The beaches of Rockaway took a beating during Hurricane Sandy, tearing up the boardwalk and displacing tons of sand, but the Parks Department kicked things into high gear to get the sandy shoreline ready for summer. New concession stands, lifeguard stations, and boardwalk islands were constructed, built to not only better serve beach-goers, but better protect the waterfront in the face of another storm. Bloomberg archicritic delights in the post-Sandy structures in his latest piece, which brings us to another installment of Rhyme Time With James Russell.
A chartreuse-painted concession stand
wave a cheerful greeting.
Small, symbolic signs
of storm-resistant renewal.
The best thing to happen to New York City's beaches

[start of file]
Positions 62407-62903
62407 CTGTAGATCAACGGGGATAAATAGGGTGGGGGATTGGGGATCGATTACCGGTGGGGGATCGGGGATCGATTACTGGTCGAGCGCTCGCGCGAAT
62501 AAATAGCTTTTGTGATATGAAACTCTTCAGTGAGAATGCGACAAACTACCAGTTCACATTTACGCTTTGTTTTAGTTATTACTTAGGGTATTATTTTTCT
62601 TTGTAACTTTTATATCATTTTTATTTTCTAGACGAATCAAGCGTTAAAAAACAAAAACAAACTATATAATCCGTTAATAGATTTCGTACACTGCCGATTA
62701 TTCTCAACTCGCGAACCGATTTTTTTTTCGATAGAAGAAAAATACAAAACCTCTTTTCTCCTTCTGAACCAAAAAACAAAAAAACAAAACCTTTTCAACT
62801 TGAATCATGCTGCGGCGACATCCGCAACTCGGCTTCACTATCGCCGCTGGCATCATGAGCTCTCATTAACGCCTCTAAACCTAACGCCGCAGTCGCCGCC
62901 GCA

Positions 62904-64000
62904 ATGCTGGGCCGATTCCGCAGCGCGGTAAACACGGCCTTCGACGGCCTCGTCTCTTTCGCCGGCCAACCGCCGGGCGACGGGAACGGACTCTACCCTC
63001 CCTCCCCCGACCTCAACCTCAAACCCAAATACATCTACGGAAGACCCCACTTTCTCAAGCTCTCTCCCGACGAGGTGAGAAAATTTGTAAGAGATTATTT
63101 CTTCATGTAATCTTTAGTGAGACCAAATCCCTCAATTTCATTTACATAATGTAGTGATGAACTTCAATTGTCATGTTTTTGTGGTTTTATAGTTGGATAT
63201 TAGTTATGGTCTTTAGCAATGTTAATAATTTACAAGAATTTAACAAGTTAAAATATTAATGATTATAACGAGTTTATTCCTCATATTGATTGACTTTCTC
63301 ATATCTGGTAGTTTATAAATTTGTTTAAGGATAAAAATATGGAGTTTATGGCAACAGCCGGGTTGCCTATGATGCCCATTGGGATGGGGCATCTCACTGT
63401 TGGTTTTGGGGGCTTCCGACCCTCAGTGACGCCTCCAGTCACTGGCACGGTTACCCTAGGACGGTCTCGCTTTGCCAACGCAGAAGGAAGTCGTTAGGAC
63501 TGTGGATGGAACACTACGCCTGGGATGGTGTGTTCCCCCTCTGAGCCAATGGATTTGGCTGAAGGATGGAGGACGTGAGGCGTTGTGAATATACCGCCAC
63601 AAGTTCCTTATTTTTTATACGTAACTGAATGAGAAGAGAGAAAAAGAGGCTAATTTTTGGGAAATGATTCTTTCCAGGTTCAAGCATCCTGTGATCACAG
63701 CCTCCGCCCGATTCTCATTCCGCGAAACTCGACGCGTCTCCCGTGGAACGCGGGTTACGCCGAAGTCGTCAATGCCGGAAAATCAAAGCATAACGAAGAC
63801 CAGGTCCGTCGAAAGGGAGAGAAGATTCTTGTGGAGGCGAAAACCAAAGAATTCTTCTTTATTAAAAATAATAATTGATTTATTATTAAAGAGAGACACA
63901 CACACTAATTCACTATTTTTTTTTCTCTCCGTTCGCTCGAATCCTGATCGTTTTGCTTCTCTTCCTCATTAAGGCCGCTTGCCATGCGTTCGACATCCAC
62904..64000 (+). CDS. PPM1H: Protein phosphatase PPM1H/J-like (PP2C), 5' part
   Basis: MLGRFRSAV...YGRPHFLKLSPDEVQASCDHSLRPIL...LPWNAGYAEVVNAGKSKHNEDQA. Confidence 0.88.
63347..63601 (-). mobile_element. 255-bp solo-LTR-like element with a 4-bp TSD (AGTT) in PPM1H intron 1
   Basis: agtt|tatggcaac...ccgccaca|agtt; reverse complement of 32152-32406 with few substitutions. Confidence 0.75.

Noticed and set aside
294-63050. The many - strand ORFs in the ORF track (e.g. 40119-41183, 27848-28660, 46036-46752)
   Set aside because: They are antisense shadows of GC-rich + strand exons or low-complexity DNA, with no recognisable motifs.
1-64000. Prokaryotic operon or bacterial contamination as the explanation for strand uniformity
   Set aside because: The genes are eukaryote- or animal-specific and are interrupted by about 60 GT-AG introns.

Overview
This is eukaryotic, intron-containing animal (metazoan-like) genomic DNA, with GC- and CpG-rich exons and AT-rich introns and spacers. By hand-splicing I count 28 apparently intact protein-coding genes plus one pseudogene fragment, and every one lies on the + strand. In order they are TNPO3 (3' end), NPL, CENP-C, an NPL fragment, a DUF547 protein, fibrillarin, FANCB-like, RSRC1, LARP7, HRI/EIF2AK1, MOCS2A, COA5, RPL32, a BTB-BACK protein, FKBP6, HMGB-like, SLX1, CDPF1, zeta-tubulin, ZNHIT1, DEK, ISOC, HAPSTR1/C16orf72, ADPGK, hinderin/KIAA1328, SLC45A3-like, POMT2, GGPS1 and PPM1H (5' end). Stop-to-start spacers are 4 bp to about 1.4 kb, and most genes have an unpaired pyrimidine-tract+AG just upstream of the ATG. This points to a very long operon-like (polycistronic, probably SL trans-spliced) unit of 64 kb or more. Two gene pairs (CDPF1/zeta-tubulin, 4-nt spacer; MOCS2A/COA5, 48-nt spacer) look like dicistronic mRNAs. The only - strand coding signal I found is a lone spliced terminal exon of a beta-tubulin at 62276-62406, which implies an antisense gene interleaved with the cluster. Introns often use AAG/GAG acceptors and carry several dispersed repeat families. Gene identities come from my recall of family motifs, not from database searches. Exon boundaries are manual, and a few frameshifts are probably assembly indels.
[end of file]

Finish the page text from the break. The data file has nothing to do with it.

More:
since parks czar Robert Moses.
They suggest a brighter, better-protected future.
Small details delight.
Broad beach stairs,
Wood salvaged from storm-wrecked boardwalks
benches perfect for people watching.
Angled slats in jazzy aluminum railings
refract the varied colors of the sea light.
Vines crawl across a revetment of rocks
made to diffuse storm-wave energy.
Surfer station wagons stand high above the sand.
They rise on stilt feet akimbo,
some with a metal-stairway proboscis that stabs the sand.
Their stylishness thankfully equals their prominence.
A massive dune designed to repel waves and flooding.
An undulating dunescape along the beach,
crowned by low trees and waving beach grass,
could be beautiful
but will likely block the view.
· Sandy-Bashed Rockaway Cheers Small Changes, $20 Billion [Bloomberg]
· Hurricane Sandy coverage [Curbed]